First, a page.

OES Expands Green Office Program, Aims to Increase Sustainability
Over the past year, the Office of Environmental Sustainability (OES) has expanded its Green Office Program (GOP) in an effort to better facilitate sustainable practices around campus.
The GOP is a program that partners individual offices around the college with representatives from the OES to establish semesterly sustainability goals specific to the relevant office and to collaboratively create a plan of action on how to achieve those goals. The program was initially piloted in the 2017-2018 academic year, as the product of meetings with the sustainability departments from the University of Massachusetts Amherst and Smith, both of which had already started equivalent programs.
Many of the goals are given by a sustainability checklist produced by the OES, which checks for five categories of compliance: energy, printing, purchasing, waste and creative. The checklist and initial design of the program were conceived by former Sustainability Coordinator Suhasini Ghosh ’16.
According to Director of Sustainability Laura Draucker, the recent expansion comes largely in scope, with the OES “reaching out to virtually every department and office on campus to gauge interest in participating in the program and conducting an initial sustainability survey for several offices.” There are currently nine offices participating in the program, with “a number of others that have indicated plans to participate in the future,” Draucker said.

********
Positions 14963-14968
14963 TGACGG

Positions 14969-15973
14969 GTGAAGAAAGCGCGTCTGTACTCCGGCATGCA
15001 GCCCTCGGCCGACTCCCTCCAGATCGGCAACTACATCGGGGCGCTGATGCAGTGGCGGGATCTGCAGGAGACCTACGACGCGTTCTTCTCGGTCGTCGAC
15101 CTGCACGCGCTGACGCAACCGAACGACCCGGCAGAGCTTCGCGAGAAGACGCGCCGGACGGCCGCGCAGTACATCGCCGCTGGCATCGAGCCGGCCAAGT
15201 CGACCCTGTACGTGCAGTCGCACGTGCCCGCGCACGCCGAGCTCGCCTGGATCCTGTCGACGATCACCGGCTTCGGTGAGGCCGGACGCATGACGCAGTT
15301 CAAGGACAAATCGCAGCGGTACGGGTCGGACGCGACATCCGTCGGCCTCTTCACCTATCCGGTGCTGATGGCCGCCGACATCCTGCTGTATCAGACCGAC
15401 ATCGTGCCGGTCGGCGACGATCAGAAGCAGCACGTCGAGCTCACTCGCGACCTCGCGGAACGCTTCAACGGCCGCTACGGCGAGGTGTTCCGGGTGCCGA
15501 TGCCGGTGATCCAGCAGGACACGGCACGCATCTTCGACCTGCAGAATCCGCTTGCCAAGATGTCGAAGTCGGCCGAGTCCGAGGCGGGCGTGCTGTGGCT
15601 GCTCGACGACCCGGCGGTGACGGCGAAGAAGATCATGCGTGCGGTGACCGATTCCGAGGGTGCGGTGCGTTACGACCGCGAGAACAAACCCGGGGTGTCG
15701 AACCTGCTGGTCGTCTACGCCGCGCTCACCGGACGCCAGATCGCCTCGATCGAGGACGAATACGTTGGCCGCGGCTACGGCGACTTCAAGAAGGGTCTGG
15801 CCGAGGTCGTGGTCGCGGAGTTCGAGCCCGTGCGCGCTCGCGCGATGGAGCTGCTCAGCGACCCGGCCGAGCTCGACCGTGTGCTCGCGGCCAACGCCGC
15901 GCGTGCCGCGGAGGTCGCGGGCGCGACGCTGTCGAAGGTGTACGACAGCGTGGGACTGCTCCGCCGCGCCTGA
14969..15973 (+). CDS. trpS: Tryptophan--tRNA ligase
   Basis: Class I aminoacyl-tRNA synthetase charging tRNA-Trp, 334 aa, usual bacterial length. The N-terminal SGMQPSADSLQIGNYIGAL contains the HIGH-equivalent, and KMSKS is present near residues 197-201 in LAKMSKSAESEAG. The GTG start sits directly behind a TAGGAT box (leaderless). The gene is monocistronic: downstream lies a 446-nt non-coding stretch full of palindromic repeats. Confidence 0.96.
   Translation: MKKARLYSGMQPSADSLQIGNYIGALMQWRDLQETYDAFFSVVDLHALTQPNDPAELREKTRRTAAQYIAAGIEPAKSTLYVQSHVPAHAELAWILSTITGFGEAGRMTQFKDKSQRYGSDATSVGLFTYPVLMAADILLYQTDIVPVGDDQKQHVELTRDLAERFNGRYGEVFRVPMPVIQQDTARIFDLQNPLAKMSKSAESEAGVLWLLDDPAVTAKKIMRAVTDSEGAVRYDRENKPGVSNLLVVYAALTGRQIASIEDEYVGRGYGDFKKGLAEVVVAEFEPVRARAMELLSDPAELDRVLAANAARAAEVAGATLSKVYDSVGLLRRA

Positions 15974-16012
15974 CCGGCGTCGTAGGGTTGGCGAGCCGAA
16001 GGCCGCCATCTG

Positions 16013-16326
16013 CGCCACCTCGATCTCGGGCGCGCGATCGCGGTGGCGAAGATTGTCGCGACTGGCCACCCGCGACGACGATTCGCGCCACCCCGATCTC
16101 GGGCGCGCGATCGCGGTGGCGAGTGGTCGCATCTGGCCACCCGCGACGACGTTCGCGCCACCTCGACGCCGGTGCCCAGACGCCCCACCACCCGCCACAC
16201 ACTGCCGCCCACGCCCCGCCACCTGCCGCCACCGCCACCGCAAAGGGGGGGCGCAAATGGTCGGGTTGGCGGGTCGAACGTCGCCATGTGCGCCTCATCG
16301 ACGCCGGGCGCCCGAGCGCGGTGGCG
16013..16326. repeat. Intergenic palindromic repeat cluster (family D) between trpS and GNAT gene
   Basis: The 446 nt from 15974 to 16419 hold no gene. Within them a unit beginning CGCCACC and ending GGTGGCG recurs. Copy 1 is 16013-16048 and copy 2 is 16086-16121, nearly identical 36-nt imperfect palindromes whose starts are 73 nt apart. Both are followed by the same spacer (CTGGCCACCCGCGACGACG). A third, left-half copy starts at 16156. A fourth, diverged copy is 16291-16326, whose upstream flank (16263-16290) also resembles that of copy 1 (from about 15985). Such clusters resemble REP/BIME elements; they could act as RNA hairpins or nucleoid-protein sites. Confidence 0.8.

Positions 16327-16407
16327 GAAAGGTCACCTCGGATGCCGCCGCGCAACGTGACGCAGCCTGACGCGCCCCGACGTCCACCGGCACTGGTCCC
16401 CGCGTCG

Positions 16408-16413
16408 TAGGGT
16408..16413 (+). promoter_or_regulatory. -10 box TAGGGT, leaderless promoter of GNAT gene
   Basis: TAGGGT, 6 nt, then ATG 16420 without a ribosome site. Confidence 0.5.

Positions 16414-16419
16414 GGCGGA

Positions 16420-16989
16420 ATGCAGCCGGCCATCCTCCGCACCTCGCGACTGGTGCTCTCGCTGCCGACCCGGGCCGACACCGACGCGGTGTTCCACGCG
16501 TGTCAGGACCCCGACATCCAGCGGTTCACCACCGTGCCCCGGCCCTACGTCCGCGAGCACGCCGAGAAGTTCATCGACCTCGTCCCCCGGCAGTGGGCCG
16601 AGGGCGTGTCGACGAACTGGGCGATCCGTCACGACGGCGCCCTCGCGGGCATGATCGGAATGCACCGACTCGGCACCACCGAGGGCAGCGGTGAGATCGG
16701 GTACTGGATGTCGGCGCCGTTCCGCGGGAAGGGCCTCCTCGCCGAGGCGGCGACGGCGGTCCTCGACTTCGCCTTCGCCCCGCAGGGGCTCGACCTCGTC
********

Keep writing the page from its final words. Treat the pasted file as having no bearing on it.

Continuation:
The program expansion came from the work of Sustainability Coordinator Eleah Wilkerson ’16 and former OES intern Allyah Pimentel-Landestoy ’21 over the summer of 2019, during which they conducted a research project around the program. Pimentel-Landestoy served as coordinator for the GOP in the fall semester; Bruce Tsogt ’21 currently occupies the position.
Draucker emphasized the importance of the GOP in the college’s broader climate strategy. “The amount of energy we use in our buildings has a direct impact on how successful we will be in meeting our climate action goals of carbon neutrality by 2030, and the GOP is a direct way to reach staff and faculty, let them know how different practices influence energy use and help them reduce energy and beyond,” she said. “Our larger hope for the GOP is that it will empower different offices and departments to think creatively about how we might address some of the more systemic sustainability challenges we face, and that collaboration among offices and even between some of our peer institutions may result from this work.”
Development Assistant Dianne McLane, who brought the GOP to the advancement office in June 2019, noted that the office has since “implemented a composting program, recycling K-cups, focused attention on sustainability and heightened awareness on the environment in general.”
“We were excited that the college took this initiative to include the different departments in the overall challenge to become better stewards of our areas,” McLane said.
Draucker indicated that the OES would continue to develop the program in the future. “We hope to continue expanding the program to address goals that are unique to individual offices and departments, or that go beyond the scope of the current checklist as the program continues to grow and develop,” she said.